Turtle Island Walk Recognizes First Nations History Of UWindsor Land

Thursday September 21st, 2017

Posted at 1:41pm


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The University of Windsor officially opened Turtle Island Walk  in recognition of the First Nations history of the land that the University of Windsor sits on.

Turtle Island Walk was originally part of Sunset Avenue. The portion between University Avenue and Wyandotte Street was closed to vehicular traffic with the goal of transforming the street and nearby areas into a lively, public space that connects points of arrival, cross-campus pedestrian routes and recreational activity.

Many different First Nations groups have lived in the area, although it is the traditional territory of the Three Fires Confederacy – the alliance of the Anishinaabe people that includes the three nations of the Ojibwe, Odawa and Pottawatomi.

The Turtle is also a significant part of Indigenous cultures. Many refer to North America as Turtle Island, and the Turtle plays a role in the Seven Teachings of the Ancestors – Wisdom, Love, Respect, Bravery, Honesty, Humility and Truth.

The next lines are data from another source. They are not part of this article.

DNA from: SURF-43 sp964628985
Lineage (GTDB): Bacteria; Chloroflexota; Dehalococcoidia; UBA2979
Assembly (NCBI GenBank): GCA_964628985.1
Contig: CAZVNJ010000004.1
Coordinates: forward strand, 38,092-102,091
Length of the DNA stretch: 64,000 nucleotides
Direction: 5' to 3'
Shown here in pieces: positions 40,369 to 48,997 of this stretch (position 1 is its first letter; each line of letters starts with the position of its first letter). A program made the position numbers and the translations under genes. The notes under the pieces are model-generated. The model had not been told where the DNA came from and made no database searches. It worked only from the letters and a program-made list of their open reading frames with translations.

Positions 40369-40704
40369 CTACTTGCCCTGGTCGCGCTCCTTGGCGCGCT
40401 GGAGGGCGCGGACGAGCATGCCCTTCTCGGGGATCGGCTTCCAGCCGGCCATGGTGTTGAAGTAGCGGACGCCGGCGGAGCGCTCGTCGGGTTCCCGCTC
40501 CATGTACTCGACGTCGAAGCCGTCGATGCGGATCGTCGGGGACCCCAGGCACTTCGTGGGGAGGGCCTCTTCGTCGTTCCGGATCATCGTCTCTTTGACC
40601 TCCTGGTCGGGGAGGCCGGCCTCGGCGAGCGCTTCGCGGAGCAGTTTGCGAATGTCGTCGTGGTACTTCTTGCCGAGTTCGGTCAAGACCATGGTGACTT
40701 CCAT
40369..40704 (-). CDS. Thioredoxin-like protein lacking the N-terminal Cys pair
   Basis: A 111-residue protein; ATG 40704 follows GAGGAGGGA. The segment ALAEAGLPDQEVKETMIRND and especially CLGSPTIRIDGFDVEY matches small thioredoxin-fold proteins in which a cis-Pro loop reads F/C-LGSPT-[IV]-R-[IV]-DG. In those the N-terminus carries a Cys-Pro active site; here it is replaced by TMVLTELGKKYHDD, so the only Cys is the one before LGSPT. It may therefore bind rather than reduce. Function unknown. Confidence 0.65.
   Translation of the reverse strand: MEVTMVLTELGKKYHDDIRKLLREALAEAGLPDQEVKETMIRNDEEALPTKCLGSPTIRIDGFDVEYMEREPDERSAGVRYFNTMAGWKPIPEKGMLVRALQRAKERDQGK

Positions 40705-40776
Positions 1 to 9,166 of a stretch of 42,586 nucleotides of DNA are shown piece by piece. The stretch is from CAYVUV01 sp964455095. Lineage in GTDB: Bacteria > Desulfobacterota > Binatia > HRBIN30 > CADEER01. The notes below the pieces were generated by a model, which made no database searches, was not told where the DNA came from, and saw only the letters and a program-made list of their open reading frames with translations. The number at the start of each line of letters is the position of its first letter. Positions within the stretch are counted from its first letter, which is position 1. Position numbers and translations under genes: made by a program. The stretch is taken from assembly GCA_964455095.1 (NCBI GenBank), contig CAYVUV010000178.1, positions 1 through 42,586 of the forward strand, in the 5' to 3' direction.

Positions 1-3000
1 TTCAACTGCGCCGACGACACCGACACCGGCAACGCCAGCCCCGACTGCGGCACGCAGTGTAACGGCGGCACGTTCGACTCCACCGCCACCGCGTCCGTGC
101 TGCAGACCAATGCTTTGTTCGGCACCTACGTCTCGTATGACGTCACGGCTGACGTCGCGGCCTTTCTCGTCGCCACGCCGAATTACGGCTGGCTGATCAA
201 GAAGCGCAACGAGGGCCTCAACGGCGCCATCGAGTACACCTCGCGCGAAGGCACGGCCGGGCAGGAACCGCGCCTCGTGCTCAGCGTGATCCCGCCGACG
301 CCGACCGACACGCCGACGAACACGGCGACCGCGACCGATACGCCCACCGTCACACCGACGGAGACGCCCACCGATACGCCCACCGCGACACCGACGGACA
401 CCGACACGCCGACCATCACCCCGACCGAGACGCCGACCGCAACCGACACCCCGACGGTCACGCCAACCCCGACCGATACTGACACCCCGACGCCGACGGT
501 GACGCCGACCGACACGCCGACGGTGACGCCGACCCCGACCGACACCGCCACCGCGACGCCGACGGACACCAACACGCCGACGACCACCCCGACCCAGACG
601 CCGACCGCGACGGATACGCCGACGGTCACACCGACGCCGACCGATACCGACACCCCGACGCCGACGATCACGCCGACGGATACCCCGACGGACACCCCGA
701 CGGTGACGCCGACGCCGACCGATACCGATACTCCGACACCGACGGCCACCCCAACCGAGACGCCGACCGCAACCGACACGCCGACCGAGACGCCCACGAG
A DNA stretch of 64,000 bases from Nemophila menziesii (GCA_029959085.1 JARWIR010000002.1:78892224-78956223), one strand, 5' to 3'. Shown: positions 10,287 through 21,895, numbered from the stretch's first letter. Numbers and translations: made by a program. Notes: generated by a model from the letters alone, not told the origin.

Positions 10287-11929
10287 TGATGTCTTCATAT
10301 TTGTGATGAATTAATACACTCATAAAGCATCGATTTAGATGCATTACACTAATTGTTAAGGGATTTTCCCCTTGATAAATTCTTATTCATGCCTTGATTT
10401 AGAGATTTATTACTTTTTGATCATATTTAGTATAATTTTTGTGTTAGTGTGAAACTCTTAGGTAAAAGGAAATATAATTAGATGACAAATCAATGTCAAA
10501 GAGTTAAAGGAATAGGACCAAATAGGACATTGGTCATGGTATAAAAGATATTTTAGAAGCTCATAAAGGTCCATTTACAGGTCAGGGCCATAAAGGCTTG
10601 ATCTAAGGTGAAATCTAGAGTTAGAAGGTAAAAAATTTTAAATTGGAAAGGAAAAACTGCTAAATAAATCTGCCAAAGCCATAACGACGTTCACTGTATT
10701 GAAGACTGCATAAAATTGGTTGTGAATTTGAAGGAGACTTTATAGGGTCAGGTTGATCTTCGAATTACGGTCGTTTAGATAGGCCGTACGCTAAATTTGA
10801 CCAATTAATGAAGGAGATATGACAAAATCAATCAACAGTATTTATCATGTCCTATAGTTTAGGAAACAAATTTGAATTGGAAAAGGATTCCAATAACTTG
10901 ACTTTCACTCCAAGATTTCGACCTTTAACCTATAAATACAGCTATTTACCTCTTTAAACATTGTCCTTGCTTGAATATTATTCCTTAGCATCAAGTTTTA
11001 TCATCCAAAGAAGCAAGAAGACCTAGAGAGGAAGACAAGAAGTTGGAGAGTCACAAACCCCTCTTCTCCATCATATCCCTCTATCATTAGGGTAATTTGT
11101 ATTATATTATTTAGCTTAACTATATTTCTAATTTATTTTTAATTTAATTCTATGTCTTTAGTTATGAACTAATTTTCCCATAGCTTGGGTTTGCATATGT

The Seven Teachings of the Ancestors are also the universal values that guide the Anishinaabe in their daily living, their interactions with other people and with the natural environment.

The Teachings are displayed along Turtle Island Walk along with a series of plaques.

The art featured on the banners that anchor the six prominent seating areas along Turtle Island Walk is the work of First Nations artist Teresa Altiman who grew up on Walpole Island and draws inspiration from both the landscape and her indigenous heritage.

The banners are portions of a wall hanging that was commissioned by Parks Canada and is on display in the Visitors’ Centre at Point Pelee National Park.

“Turtle Island Walk is a celebration of First Nations people and cultures, and a landmark to their history and their future in our region”, said Alan Wildeman, President and Vice-Chancellor. “The Seven Teachings guide the ancestral inhabitants of this land, and they resonate with the aspirations of a university. I thank everyone who helped make Turtle Island Walk a reality.”


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